2. Yusuf S, Hawken S, Ounpuu S, Dans T, Avezum A, Lanas F, et al. Effect of potentially modifiable risk factors associated with myocardial infarction in 52 countries (the INTERHEART study): case-control study. Lancet. 2004;364(9438):937–52.

    Article  PubMed  Google Scholar 

  3. O’Donnell MJ, Xavier D, Liu L, Zhang H, Chin SL, Rao-Melacini P, et al. Risk factors for ischaemic and intracerebral haemorrhagic stroke in 22 countries (the INTERSTROKE study): a case-control study. Lancet. 2010; The Lancet, Early Online Publication, 18 June 2010(doi:10.1016/S0140-6736(10)60834-3).

  4. Davies J. Coronary revascularisation in Australia, 2000. Bulletin no. 7. Canberra: Australian Institute of Health and Welfare; 2003.

    Google Scholar 

  5. Ajani AE, Reid CM, Duffy SJ, Andrianopoulos N, Lefkovits J, Black A, et al. Outcomes after percutaneous coronary intervention in contemporary Australian practice: insights from a large multicentre registry. Med J Aust. 2008;189(8):423–8.

    PubMed  Google Scholar 

  6. Mehran R, Pocock S, Nikolsky E, Dangas GD, Clayton T, Claessen BE, et al. Impact of bleeding on mortality after percutaneous coronary intervention results from a patient-level pooled analysis of the REPLACE-2 (randomized evaluation of PCI linking angiomax to reduced clinical events), ACUITY (acute catheterization and urgent intervention triage strategy), and HORIZONS-AMI (harmonizing outcomes with revascularization and stents in acute myocardial infarction) trials. JACC Cardiovasc Interv. 2011;4(6):654–64.

    Article  PubMed  Google Scholar 

  7. Aggarwal B, Ellis SG, Lincoff AM, Kapadia SR, Cacchione J, Raymond RE, et al. Cause of death within 30 days of percutaneous coronary intervention in an era of mandatory outcome reporting. J Am Coll Cardiol. 2013;62(5):409–15.

    Article  PubMed  Google Scholar 

  8. Connerney I, Sloan RP, Shapiro PA, Bagiella E, Seckman C. Depression is associated with increased mortality 10 years after coronary artery bypass surgery. Psychosom Med. 2010;72(9):874–81.

    Article  PubMed  Google Scholar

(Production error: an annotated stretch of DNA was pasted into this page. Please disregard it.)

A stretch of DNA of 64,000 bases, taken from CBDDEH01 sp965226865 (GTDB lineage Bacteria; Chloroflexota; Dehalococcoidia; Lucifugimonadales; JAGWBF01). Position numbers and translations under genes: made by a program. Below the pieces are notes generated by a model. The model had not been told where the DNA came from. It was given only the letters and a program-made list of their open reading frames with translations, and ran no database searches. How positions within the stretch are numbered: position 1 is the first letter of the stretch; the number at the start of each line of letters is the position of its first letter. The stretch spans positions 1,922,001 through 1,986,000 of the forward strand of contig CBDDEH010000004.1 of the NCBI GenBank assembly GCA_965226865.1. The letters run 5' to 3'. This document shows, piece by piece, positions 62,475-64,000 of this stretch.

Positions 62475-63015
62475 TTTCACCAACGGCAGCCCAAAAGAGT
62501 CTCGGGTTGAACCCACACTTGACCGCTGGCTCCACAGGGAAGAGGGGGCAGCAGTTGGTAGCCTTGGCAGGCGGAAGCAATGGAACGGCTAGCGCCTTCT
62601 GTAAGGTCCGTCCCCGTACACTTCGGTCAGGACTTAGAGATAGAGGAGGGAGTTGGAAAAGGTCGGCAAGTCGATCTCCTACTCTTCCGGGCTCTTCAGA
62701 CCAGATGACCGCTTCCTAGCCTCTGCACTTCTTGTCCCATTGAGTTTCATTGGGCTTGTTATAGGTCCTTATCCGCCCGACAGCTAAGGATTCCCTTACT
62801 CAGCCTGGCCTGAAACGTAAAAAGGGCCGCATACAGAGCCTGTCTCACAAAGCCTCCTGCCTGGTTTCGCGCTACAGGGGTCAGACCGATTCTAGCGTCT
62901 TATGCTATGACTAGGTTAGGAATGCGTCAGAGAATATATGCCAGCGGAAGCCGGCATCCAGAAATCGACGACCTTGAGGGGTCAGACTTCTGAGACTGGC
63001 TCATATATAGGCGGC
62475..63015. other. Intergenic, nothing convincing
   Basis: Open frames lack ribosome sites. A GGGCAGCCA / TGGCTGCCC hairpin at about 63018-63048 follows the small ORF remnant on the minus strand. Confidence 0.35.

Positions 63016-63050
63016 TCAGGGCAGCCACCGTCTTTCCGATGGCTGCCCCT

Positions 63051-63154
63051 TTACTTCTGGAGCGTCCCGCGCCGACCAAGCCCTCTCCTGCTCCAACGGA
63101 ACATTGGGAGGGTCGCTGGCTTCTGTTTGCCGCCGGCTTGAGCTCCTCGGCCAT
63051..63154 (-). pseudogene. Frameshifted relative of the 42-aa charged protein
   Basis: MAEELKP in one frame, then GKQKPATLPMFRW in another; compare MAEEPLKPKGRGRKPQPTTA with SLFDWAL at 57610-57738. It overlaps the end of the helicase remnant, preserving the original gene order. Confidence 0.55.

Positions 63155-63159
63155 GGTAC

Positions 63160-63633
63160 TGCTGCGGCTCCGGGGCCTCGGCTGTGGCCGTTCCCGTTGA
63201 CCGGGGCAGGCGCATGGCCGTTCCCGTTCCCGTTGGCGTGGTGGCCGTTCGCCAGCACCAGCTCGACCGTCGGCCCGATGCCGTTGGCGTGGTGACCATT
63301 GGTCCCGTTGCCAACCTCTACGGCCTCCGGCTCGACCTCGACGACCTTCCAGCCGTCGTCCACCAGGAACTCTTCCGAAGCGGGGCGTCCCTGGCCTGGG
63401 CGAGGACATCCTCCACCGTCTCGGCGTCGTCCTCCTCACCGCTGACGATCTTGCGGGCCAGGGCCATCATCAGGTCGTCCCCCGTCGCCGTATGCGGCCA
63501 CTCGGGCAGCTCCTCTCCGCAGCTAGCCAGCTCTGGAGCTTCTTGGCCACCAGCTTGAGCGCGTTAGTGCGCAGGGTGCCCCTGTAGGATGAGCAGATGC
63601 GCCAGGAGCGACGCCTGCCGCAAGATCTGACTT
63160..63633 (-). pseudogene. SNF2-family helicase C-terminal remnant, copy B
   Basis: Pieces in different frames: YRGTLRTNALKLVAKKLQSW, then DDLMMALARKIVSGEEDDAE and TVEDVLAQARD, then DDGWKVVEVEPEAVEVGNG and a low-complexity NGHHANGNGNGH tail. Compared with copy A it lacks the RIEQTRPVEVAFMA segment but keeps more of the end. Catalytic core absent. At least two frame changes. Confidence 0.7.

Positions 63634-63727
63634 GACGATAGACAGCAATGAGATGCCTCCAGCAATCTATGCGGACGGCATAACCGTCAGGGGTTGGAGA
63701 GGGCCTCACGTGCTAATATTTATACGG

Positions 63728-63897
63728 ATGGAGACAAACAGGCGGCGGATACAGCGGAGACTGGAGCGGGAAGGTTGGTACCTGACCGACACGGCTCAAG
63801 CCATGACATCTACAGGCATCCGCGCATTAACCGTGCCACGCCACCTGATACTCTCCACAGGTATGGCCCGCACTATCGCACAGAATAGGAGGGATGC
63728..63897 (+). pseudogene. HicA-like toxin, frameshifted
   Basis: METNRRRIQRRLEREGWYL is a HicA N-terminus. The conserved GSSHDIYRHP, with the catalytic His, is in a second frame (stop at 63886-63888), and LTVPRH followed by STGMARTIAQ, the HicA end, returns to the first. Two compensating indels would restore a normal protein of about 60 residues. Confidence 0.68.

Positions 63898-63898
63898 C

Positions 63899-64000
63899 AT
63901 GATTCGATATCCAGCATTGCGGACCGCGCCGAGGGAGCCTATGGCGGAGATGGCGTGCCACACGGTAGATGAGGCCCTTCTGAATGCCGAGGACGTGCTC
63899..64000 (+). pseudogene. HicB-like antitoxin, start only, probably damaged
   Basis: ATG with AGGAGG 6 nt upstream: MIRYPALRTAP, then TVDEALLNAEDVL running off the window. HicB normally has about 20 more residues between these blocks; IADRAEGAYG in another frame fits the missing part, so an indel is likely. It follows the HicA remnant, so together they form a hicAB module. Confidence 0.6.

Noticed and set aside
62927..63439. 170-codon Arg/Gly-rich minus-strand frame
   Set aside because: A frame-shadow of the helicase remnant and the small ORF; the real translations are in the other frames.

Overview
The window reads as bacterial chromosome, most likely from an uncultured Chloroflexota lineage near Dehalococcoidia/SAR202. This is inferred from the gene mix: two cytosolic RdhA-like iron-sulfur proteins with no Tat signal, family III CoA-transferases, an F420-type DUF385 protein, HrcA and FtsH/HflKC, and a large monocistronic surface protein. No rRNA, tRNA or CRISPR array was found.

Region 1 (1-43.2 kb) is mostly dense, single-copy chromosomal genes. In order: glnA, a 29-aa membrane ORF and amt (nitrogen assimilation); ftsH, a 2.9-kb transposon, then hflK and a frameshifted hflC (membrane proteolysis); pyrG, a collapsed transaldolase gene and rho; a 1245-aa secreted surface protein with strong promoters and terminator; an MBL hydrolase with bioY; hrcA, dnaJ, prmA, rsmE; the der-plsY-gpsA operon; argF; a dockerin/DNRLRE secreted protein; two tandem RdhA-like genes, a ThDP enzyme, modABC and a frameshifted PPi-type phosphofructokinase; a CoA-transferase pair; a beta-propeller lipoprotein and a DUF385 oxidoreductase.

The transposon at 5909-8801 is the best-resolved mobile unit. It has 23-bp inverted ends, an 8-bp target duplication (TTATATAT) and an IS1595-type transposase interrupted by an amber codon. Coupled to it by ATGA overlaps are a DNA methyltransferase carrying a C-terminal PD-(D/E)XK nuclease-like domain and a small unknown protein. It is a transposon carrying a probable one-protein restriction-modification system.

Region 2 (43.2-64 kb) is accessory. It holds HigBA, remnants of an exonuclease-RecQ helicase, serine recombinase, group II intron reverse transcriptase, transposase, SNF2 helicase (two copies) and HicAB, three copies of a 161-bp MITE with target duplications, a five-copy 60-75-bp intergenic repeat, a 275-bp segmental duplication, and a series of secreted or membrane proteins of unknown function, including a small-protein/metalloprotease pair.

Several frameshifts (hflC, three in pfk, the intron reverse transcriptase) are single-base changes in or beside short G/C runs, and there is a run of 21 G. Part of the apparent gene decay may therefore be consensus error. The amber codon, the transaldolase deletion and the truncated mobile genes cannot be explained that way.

9. Strik JJ, Denollet J, Lousberg R, Honig A. Comparing symptoms of depression and anxiety as predictors of cardiac events and increased health care consumption after myocardial infarction. J Am Coll Cardiol. 2003;42(10):1801–7.

    Article  PubMed  Google Scholar 

  10. Lane D, Carroll D, Ring C, Beevers DG, Lip GY. Mortality and quality of life 12 months after myocardial infarction: effects of depression and anxiety. Psychosom Med. 2001;63(2):221–30.

    Article  CAS  PubMed  Google Scholar 

  11. Iles-Smith H, McGowan L, Campbell M, Mercer C, Deaton C. A prospective cohort study investigating readmission, symptom attribution and psychological health within six months of primary percutaneous coronary intervention. Eur J Cardiovasc Nurs. 2014.

  12. Wang ZJ, Guo M, Si TM, Jiang MM, Liu SM, Liu YY, et al. Association of depression with adverse cardiovascular events after percutaneous coronary intervention. Coron Artery Dis. 2013;24(7):589–95.

    Article  CAS  PubMed  Google Scholar 

  13. Damen NL, Pelle AJ, Boersma E, Serruys PW, van Domburg RT, Pedersen SS. Reduced positive affect (anhedonia) is independently associated with 7-year mortality in patients treated with percutaneous coronary intervention: results from the RESEARCH registry. Eur J Prev Cardiol. 2013;20(1):127–34.

    Article  PubMed  Google Scholar 

  14. Damen NL, Pelle AJ, van Geuns R-JM, van Domburg RT, Boersma E, Pedersen SS. Intra-individual changes in anxiety and depression during 12-month follow-up in percutaneous coronary intervention patients. J Affect Disord. 2011;134(1–3):464–7.

    Article  PubMed  Google Scholar 

  15. Panasewicz A, Pedersen SS, Veenhuis SJG, Oemrawsingh RM, van der Giessen WJ, van Geuns R-J, et al. Health-related quality of life in the elderly three years after percutaneous coronary intervention. EuroIntervention. 2013;9(3):373–81.